Idolatry is a very dangerous thing – we see it constantly within the modern day, through influencer cult-like adoration, ‘stan accounts’ for celebrities; it has seeped into the DNA of entertainment. What becomes difficult when dissecting this modern-day idolatry is the intentions behind such reverence – why exactly do these people feel as though the individuals they look up to are worthy of such praise and attention? The complexity of idol worship is an incredibly entangled web that once lured into, you find yourself unable to escape. But perhaps say, you walked voluntarily into this web – you entangled yourself, offering oneself up to the idol with the greatest gift imaginable: your existential servitude and soul. Then you would be just like Maud.
When a pious young nurse (Morfydd Clark) begins private care of a patient, Amanda Kohl (Jennifer Ehle) in her isolated house, the two form a relationship based around Maud’s devotion to religion. However, Maud is haunted by secrets from her past that cast her out from her old life, now plagued by visions from who she believes to divine intervention communicating with her. As Maud’s desperation to be saved from falling reaches its limits, she finds herself divulging into an ultimatum, using any means necessary to save Amanda’s soul.
It’s incredibly difficult to believe that this is both a directorial and screenwriting debut from Rose Glass, because simply put, it is nothing short of a masterpiece. The brilliance and creativity that protrudes from every element of Saint Maud is remarkable, with immaculate attention to small details that elevate scenes beyond their already-enthralling nature. There are countless people to comment on their ingenuity in creating this stunning work – Ben Fordesman’s refusal to waste a single inch of a frame, through his work with heavy contrasting light and darkness, creating a visual commentary on the relationships between characters, imbuing emotion within silence. There’s also Paulina Rzeszowska’s haunting production design, relying heavily on the use of practical effects to create an organic “in the room effect” that genuinely frightens you, and at some points, disgusts you. It’s difficult to overstate the sheer amount of talent that is evident with this feature, to the point where I want to say as little about it as possible so that you may experience it for yourself.
Morfydd Clark is a powerhouse as Maud, watching her gradual ‘ascent’ into madness in the desperate bid to save Amanda’s soul. The way she performs Maud, through her movements and gazes creates a constantly shifting sentiment toward her – at times you fear her, whilst others you feel a semblance of sympathy, but ultimately you’re pulled back and forth. What Glass and Clark do magnificently well is this swinging in-and-out of Maud’s psyche, as the film at times takes on her full mental state – she seems to take over the very environment she is in, morphing and warping reality in accordance to her divine saviour’s wishes. There are moments of contortion and complete loss of control that Morfydd performs to such a degree, you believe that she is genuinely possessed, as though she has become a vessel for some extreme power.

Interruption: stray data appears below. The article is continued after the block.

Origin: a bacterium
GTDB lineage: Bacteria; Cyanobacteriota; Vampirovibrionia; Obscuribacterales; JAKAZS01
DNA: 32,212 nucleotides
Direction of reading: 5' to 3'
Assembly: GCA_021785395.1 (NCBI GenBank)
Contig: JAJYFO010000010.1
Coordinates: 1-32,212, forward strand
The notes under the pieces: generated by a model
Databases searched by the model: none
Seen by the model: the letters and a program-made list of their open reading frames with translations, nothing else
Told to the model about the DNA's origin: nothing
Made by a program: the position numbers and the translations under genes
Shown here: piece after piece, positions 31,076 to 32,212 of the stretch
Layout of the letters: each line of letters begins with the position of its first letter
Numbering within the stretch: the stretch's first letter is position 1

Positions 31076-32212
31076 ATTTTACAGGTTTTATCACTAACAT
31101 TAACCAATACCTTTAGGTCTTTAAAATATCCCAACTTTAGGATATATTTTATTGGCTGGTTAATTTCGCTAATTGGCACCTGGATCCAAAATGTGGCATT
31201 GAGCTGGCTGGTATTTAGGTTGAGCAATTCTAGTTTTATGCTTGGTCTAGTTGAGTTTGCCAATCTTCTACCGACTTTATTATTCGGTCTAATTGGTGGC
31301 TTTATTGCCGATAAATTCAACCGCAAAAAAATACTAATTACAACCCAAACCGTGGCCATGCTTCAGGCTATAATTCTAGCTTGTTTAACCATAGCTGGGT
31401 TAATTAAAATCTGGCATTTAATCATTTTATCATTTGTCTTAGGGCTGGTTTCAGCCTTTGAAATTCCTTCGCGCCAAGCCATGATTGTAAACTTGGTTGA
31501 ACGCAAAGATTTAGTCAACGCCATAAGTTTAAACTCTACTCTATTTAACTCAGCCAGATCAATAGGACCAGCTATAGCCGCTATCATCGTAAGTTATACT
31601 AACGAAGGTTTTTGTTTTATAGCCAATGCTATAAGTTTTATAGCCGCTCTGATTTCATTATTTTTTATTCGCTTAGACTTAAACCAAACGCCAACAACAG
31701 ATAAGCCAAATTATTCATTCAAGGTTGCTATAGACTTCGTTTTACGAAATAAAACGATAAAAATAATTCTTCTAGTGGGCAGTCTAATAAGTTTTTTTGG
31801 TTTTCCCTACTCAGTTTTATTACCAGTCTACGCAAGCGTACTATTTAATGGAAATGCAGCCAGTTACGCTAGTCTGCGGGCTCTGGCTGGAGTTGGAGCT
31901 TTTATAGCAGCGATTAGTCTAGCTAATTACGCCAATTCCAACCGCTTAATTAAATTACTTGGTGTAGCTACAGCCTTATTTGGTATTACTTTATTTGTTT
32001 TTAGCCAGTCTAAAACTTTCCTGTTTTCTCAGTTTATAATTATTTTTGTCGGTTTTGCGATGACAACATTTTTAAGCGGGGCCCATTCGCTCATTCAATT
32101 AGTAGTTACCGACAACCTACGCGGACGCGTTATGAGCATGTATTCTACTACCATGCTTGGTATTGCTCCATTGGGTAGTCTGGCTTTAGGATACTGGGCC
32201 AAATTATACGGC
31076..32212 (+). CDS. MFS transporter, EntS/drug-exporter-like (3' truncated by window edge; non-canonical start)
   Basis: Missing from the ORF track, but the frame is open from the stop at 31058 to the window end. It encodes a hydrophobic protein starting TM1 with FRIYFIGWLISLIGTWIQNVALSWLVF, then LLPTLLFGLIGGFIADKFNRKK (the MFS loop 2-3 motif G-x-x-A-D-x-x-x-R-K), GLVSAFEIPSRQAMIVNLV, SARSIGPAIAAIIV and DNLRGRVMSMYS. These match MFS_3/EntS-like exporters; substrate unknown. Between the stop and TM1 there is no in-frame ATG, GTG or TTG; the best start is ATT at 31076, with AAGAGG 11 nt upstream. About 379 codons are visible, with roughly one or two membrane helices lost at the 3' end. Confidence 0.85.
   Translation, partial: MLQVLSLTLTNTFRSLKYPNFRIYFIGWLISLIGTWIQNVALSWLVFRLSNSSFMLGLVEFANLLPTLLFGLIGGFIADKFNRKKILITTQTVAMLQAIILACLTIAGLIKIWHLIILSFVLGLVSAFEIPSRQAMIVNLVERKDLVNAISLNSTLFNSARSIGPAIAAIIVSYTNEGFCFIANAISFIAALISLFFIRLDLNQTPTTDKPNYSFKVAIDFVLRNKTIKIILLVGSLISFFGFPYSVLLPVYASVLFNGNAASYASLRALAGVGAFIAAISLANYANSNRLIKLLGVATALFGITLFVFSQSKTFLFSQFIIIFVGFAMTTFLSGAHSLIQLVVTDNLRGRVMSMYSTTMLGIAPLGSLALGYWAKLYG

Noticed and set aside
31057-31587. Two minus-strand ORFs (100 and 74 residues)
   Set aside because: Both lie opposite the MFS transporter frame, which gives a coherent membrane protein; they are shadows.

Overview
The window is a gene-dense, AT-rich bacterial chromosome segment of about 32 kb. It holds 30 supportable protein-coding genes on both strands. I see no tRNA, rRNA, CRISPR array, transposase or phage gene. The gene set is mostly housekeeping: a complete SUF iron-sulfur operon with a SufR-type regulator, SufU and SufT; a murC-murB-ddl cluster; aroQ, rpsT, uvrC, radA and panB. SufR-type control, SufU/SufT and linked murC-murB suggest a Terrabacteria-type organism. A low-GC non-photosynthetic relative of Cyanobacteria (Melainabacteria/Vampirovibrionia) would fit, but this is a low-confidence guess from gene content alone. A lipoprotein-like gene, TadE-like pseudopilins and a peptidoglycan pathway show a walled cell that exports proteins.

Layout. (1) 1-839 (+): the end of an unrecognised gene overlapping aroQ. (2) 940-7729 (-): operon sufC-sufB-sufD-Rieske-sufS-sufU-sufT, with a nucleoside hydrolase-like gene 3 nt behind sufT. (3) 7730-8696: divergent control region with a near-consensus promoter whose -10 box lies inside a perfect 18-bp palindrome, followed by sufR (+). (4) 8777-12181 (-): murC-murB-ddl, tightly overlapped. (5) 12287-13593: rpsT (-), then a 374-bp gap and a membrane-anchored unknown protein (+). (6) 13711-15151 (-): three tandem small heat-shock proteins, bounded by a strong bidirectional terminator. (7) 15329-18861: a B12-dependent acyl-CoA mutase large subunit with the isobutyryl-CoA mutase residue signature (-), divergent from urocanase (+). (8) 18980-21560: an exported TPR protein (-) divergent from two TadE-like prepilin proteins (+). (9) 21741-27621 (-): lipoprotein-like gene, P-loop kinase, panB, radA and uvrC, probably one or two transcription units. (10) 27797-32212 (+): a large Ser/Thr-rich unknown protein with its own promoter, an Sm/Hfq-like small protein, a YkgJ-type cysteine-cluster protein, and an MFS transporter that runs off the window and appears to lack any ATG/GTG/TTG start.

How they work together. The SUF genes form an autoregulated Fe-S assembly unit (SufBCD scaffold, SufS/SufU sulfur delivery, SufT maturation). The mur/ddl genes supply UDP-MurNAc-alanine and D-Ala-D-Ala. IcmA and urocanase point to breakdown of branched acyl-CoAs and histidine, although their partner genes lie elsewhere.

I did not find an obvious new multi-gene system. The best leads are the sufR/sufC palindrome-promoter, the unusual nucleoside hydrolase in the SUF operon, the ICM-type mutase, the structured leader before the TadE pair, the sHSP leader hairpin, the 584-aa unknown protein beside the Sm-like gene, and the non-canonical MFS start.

Glass enjoys playing with this contrast of certainty/uncertainty – whilst we follow and at times indulge in Maud’s belief, we’re constantly left guessing as to if she is taken hold by a higher power or mere psychosis as a result of her past. This certainty/uncertainty is a dynamic that Glass transplants onto Maud’s relationship with others – with Amanda, we’re uncertain of Maud’s feelings for Amanda; the question of romantic attachment is certainly raised, but like Maud’s belief, is left in the ether. When it comes to Joy, we’re uncertain of Maud’s intentions with her right up until her final moment with Joy. Maud is written in such a way that she is not inaccessible, but she has this power to control what we see, and when we see it – and that is an amazing complexity to inject a character with, as it forces you to constantly reassess who it is we are following and watching.
Producer Oliver Kassman described the film as a “sort of deranged fairy tale”, and that is a perfect description. The slight elevation of reality that we are indulged by from Maud allows for more fantastical elements to come into play as Maud’s own mind warps, or as divine intervention demands greater things from her – in many ways, the events of Saint Maud are a positive redemption arc for Maud, as we see her in moments of ecstasy from performing what she believes to be necessary of her, with the hope of her eventual elevation to Sainthood. What’s delightfully twisted about Glass’ piece is that instead of a descent, Saint Maud is an ascend into the highest levels of madness, where one’s actions are so pure in their intent they take on a maliciousness through the need for completion.
Rose Glass has presented herself as one of the best British directors of the year, crafting a sickeningly delightful fairy tale, and is easily a contender for one of the best films you will get the chance to witness all year. Do not miss out on what will inevitably become a classic of British horror.
Saint Maud releases in UK cinemas on the 9th October.